U.S. regulators have relied on flawed and outdated research to allow expanded use of an herbicide linked to cancer, and new assessments should be urgently conducted, according to a column published in the New England Journal of Medicine on Wednesday.
There are two key factors that necessitate regulatory action to protect human health, according to the column: a sharp increase in herbicide applied to widely planted genetically modified (GMO) crops used in food, and a recent World Health Organization (WHO) determination that the most commonly used herbicide, known as glyphosate, is probably a human carcinogen.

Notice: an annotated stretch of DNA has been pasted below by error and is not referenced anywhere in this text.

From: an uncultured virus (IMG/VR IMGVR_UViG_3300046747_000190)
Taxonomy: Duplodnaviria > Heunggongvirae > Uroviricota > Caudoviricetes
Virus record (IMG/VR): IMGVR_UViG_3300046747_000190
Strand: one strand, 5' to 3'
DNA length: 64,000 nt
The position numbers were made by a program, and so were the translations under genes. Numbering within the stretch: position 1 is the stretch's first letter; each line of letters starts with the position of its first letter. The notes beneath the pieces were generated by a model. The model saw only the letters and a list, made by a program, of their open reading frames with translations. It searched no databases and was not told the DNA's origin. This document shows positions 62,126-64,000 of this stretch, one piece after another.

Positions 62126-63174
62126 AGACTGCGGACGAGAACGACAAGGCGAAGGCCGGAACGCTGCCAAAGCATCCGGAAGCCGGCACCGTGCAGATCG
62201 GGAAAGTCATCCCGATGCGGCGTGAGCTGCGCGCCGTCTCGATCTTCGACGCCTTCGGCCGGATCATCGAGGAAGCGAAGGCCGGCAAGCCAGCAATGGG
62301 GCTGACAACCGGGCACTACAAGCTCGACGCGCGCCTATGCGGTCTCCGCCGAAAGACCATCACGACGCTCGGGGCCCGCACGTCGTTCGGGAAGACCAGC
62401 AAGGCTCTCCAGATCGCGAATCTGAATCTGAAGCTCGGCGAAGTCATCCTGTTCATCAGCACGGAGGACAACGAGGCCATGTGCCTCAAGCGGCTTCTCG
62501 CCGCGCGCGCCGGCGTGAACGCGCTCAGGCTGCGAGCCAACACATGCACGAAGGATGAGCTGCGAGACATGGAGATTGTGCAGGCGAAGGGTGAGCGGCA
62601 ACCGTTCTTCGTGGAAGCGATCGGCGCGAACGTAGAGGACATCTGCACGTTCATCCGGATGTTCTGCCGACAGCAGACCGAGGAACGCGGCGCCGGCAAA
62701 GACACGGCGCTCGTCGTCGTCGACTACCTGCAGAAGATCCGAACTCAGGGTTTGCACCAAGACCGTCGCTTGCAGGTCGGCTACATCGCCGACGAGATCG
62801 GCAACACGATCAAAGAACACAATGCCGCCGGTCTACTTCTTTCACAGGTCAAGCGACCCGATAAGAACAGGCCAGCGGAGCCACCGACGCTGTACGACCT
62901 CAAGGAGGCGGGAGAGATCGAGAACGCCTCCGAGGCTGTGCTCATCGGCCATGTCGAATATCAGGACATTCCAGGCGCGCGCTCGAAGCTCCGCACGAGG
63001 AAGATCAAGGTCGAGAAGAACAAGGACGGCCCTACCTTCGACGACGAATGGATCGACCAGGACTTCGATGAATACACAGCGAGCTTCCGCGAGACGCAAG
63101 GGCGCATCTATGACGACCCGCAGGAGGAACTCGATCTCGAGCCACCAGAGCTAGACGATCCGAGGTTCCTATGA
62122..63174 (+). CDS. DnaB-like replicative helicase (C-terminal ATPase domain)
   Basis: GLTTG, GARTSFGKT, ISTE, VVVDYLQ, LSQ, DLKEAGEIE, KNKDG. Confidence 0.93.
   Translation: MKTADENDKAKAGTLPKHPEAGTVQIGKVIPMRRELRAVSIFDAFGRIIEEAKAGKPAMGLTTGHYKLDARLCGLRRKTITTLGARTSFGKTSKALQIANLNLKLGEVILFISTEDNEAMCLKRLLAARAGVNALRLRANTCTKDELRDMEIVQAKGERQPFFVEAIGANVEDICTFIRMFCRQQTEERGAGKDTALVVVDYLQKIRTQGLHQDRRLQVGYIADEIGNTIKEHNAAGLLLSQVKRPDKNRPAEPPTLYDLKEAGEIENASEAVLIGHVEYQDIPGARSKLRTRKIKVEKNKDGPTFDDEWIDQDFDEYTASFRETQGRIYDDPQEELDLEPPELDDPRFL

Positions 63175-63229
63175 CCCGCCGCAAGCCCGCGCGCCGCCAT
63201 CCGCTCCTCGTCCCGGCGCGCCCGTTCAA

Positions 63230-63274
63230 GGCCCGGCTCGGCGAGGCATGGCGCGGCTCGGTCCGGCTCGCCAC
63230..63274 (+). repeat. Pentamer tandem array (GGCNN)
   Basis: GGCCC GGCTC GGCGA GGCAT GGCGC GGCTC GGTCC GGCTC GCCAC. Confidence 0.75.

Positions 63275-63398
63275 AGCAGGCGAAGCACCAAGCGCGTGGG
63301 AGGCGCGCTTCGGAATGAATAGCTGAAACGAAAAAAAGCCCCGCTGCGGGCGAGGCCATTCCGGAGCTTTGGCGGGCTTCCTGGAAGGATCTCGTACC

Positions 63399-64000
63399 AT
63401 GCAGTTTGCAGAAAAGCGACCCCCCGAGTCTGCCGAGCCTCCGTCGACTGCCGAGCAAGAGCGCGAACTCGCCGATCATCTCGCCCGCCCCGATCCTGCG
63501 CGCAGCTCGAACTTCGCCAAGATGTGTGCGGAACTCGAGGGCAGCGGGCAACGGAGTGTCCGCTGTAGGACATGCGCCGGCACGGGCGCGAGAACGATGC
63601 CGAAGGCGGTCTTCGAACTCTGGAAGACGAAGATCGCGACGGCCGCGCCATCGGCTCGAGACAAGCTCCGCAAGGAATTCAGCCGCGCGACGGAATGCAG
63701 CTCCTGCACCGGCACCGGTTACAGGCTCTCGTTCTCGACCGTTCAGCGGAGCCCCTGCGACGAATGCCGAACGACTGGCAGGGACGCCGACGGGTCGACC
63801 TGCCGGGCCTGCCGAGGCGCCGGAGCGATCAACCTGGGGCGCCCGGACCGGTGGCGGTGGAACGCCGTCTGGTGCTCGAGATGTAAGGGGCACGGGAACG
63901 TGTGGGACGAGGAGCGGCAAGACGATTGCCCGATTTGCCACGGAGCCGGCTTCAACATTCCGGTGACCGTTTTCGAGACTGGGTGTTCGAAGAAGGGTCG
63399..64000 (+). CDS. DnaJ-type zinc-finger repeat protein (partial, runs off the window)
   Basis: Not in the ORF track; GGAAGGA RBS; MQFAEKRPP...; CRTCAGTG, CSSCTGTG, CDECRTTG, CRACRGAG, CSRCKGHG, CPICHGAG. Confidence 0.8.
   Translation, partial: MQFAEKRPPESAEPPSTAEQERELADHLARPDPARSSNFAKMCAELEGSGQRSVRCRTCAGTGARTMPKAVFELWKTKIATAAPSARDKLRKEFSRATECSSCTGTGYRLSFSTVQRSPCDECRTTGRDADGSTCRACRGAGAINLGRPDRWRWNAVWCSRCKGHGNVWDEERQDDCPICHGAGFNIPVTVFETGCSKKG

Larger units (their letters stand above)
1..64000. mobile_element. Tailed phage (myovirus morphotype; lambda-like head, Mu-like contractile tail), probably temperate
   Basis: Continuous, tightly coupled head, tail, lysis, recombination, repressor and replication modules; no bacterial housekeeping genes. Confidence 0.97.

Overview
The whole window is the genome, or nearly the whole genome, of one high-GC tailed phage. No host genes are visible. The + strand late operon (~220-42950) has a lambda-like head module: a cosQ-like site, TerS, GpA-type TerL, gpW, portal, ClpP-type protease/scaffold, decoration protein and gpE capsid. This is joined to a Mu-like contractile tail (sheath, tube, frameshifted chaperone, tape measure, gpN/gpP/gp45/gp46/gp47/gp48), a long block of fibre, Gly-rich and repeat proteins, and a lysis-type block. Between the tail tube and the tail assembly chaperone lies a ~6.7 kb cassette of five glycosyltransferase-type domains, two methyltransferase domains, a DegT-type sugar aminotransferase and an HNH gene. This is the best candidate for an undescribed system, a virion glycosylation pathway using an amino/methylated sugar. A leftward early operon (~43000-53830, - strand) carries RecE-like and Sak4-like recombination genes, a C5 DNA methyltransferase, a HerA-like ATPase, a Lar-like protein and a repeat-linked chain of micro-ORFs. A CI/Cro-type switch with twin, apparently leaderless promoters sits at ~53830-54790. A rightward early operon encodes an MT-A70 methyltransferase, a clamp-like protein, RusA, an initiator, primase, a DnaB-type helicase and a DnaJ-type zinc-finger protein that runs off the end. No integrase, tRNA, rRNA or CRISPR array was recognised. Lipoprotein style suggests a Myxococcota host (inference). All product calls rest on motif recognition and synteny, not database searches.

The opinion piece was written by Dr. Philip Landrigan, a Harvard-educated paediatrician and epidemiologist who is Dean for Global Health at the Mount Sinai Medical Centre in New York, and Chuck Benbrook, an adjunct professor at Washington State University’s crops and soil science department.
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